With rampant theft on the rise, Winnipeg retailers are increasingly turning to off-duty police officers to help curb crime.
According to police statistics shared with 680 CJOB, in October, 310 officers did extra time patrolling shops and malls. That figure shot up to 373 in November, and is even higher this month — with 481 officers scheduled for special duty in December.
The fees for special duty officers, however, don’t come out of the police budget — retailers pay to have the extra security in stores.
John Graham of the Retail Council of Canada told 680 CJOB using cops on ‘special duty’ isn’t an ideal solution, or even a sustainable one, but it’s a last resort for some business owners fed up with theft.
“It’s certainly not a sustainable option to bring in off-duty police officers,” he said.
“It’s very expensive, but honestly, it’s a pretty effective way of deterring theft, creating a safety environment for customers and employees, who are increasingly anxious as a result of some of the well-covered stories lately.”
Graham said in one example, an off-duty cop made 15 arrests in a single eight-hour shift.
Graham said recent meetings with the province and Justice Minister Cliff Cullen have him hopeful for a more permanent solution.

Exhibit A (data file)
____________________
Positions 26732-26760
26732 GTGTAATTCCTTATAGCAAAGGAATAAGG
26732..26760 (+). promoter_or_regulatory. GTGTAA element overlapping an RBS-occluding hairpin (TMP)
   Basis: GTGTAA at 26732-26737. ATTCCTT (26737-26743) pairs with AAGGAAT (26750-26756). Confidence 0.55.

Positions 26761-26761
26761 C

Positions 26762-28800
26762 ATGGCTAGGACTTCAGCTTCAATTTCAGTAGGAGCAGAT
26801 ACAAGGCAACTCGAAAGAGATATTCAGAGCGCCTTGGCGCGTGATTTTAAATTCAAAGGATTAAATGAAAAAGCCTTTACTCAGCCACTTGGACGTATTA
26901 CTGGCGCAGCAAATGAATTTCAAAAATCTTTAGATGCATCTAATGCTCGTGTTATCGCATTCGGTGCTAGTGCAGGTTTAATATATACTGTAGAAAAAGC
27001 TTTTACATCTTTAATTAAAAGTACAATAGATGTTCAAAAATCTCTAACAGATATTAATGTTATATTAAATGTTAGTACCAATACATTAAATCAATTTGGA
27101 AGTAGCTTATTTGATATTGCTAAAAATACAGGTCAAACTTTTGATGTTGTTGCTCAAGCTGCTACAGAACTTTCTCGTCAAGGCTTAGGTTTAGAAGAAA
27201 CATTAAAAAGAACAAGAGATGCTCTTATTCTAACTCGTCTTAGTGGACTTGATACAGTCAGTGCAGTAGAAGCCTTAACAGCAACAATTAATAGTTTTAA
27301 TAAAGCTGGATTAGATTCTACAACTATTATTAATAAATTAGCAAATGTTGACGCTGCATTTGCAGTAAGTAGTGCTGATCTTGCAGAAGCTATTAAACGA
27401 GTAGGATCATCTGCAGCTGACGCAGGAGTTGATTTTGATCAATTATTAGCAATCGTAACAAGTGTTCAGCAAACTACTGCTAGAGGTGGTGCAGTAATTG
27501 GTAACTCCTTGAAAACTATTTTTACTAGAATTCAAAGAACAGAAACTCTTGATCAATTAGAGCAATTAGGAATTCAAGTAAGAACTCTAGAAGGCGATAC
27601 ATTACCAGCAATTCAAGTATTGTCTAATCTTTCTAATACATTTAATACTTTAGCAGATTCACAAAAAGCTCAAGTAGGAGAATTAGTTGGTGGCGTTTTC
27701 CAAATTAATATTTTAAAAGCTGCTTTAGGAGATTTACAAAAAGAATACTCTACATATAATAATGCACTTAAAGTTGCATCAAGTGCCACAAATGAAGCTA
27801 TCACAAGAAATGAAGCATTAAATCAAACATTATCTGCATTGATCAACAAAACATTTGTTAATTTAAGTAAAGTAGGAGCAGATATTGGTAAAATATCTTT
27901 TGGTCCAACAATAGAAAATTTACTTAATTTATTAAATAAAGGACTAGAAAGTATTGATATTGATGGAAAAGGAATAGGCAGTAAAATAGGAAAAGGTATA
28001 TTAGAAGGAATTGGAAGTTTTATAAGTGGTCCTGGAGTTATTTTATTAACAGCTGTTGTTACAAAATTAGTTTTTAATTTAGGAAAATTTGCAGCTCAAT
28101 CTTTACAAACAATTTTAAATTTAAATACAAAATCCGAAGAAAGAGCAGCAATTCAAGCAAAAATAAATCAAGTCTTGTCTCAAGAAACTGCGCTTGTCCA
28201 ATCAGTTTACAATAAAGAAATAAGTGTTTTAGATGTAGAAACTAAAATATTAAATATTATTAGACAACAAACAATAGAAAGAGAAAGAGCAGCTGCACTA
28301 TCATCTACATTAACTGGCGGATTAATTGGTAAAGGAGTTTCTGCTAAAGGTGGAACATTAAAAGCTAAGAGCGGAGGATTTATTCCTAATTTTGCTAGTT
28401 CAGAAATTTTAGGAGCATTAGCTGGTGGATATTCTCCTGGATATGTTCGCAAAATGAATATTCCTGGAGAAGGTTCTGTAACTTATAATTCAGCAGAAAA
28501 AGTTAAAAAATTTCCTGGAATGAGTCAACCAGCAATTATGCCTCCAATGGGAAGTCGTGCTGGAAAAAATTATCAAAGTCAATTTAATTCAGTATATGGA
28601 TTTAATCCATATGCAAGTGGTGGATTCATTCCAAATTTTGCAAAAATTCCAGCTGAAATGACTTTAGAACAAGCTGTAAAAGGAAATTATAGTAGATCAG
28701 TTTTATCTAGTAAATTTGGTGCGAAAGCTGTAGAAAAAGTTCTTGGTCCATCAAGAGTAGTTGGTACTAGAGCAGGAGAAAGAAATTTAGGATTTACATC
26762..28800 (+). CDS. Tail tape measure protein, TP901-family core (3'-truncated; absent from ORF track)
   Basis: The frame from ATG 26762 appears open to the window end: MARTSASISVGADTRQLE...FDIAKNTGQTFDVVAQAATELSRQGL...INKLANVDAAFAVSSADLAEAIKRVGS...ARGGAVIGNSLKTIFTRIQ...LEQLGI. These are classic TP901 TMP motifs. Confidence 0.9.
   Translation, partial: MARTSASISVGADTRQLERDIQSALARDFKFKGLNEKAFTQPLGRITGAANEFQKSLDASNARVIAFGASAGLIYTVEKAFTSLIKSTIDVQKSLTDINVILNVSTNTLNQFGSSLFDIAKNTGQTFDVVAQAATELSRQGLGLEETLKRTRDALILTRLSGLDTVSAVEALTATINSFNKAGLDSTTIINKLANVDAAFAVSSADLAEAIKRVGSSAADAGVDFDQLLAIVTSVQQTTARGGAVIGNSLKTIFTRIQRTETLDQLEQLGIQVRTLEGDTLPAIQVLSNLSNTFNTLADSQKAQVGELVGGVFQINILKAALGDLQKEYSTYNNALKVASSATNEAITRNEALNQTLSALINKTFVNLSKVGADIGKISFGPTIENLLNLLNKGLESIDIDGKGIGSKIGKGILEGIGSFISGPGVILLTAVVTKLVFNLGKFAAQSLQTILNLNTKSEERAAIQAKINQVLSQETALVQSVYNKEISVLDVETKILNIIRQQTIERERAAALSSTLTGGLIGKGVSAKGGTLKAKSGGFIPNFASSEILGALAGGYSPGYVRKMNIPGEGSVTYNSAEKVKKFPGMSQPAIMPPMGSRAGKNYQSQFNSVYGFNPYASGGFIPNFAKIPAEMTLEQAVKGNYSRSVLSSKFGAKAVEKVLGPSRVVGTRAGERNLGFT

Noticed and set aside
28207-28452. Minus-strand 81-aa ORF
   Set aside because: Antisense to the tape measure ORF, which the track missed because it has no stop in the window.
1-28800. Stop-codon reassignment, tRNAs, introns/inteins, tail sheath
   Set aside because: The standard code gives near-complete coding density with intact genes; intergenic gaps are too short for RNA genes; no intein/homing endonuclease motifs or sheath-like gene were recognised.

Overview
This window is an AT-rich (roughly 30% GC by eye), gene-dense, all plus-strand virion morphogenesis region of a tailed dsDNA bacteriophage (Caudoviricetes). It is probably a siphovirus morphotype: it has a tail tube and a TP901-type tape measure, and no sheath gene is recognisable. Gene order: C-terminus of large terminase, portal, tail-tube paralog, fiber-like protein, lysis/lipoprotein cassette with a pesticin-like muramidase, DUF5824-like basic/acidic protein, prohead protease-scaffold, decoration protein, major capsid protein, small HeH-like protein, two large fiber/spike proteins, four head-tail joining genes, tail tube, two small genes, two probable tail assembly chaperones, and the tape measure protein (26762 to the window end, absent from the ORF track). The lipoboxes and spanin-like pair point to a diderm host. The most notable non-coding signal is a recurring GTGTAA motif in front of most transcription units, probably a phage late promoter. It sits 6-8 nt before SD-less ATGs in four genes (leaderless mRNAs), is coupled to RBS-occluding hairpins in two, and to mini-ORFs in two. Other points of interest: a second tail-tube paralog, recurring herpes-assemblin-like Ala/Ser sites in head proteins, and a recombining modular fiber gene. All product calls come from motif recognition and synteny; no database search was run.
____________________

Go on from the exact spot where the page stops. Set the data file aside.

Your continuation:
“What we’ve asked the minister for is an enhanced level of authority for a special, certified higher-tier loss prevention officer that has the authority to capture information about the accused, to file a report, [and] to deliver a promise to appear notice that would save police from having to respond in incidences where they’re frankly not responding because of limited ability to anyway,” he said.
Graham said this kind of officer would likely give retailers the ability to ‘plug right in’ to the police service by increasing the number of charges laid and to create better data collection.
“I’d like to see a day where we don’t need security in our stores.”
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